Mar 02, 2008 Meeting Revolutionary Communist Party members
My life in and out of the law practice has brought me in contact with many interesting people, including those with whom I vehemently disagree.
The Revolutionary Communist Party is a group with which I very much disagree. Nevertheless, I have had two very interesting interactions with some members of this Maoist communist group.
In one instance, in 1986 — just a week or so before starting law school — I passed by Manhattan’s Revolution Books, which is part of the RCP’s propaganda machine, and decided to take a look. The sole worker there asked me to check my backpack with her. She later directed me to the RCP’s latest issue of the Revolutionary Worker — which now possibly is just named Revolution — which included a front page article about the Maoist communist Sendero Luminoso/Shining Path guerrillas in Peru. She asked me my "take" on the issue, but I did not at the time know much about the Shining Path, other than to know the group was communist, and was using violence to try to overthrow the Peruvian government. From the way Human Rights Watch portrays it, both Shining Path and the Peruvian government are responsible for extensive and very brutal treatment of Peruvians, including the killings or disappearance of over 60,000 people during the guerrilla war from the 1980’s to 1990’s.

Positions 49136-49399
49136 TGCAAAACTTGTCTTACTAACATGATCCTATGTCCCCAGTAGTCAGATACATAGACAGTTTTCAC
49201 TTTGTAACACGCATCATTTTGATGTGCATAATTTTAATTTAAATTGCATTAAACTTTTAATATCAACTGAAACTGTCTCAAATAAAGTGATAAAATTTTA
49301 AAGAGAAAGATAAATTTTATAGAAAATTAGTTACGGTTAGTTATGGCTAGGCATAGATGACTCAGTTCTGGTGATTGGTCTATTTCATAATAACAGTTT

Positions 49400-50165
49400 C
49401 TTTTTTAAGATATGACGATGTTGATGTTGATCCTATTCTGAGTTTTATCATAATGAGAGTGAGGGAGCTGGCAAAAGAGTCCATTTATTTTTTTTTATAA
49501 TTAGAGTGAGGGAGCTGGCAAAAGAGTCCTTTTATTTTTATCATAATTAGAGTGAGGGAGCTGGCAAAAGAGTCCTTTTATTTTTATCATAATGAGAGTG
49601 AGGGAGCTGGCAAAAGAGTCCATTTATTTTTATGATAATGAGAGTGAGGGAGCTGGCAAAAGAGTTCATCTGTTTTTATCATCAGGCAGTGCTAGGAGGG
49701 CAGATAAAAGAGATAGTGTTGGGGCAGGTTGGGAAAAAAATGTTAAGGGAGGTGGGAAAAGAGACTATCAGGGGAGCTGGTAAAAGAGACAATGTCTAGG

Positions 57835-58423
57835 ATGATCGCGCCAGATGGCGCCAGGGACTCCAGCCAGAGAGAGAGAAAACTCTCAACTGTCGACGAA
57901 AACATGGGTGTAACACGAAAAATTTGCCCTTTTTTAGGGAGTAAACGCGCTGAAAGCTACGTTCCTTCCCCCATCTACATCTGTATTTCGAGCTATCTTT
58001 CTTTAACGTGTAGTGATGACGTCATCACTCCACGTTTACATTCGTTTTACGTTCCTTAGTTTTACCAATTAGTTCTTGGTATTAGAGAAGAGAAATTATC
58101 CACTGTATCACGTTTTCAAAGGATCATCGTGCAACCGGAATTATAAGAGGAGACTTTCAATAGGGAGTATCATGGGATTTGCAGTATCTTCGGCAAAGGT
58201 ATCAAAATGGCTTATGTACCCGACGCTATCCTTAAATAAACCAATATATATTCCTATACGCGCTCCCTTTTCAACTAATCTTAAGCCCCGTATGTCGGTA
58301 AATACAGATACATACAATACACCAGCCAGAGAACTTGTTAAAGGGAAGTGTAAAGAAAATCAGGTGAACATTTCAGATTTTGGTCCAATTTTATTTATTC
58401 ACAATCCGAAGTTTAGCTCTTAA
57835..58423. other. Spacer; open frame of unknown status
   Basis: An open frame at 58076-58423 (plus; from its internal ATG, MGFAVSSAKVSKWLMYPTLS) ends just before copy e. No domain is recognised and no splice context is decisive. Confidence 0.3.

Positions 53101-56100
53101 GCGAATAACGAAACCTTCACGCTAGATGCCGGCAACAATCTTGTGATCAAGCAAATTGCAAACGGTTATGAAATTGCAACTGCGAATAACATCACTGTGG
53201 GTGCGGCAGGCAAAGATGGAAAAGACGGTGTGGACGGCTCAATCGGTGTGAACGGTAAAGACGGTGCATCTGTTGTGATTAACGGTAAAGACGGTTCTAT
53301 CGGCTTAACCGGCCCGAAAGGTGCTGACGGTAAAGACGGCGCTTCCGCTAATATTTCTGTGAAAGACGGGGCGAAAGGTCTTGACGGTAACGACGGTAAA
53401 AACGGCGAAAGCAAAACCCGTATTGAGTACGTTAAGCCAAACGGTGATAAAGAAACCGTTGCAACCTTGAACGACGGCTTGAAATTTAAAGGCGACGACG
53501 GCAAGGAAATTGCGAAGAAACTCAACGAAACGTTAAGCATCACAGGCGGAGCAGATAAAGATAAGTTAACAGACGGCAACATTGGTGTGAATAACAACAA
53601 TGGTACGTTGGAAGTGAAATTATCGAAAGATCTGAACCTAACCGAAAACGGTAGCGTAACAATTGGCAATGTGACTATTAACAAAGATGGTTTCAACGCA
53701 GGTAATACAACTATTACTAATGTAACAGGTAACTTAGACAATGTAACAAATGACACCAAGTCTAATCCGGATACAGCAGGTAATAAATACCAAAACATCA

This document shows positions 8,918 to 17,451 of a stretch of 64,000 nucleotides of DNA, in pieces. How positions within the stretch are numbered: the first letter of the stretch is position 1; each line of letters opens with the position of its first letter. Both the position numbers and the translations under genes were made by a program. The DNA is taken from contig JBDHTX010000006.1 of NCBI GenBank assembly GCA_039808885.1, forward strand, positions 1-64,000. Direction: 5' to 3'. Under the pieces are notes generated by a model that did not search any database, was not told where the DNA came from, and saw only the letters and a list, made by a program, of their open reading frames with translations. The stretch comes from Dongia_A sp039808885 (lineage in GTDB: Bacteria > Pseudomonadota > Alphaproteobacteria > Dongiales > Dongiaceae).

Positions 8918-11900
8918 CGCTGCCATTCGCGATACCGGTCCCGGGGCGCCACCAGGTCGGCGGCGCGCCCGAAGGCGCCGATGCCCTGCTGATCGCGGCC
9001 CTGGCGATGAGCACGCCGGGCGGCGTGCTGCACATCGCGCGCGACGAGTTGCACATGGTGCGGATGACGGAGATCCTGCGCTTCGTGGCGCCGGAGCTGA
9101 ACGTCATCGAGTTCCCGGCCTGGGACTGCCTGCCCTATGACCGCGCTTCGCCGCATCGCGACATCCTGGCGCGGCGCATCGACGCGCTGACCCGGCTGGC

A few minutes into my Revolution Books visit, the worker had to go to the backroom or the bathroom, and asked if I would not mind keeping an eye on the store during her five to ten-minute absence. Savoring the irony of being asked to mind the store (and, thus, to mind the property of a communist group that advocates for no personal property) by the same person who had a few minutes earlier asked me to check my bag, I took her up on the request; I think nobody came into the store during that time. She returned and suggested I buy the Revolutionary Worker issue, which I did for a buck, and I left.
Twenty years later, I obtained an acquittal for a very active RCP member and leader (by now, I have defended people from all over the political spectrum), who was arrested while exercising his First Amendment-protected right to free speech. Aside from his RCP politics, he was a very likable and fascinating man. At one point, he mentioned a previous protest effort by RCP members against Deng Xiaoping. I later read RCP chair Bob Avakian’s autobiography to see how vehemently RCP members opposed Deng. I found it particularly curious that in a lighter passage in Avakian’s book, he says his reaction to happening on a certain musical or sports tidbit was to say "Oh my god." I’m surprised his vetters did not remove this would-be atheist-promoting communist leader’s reference to a deity and replace it with, for instance, "Oh my president of the Council for Secular Humanism."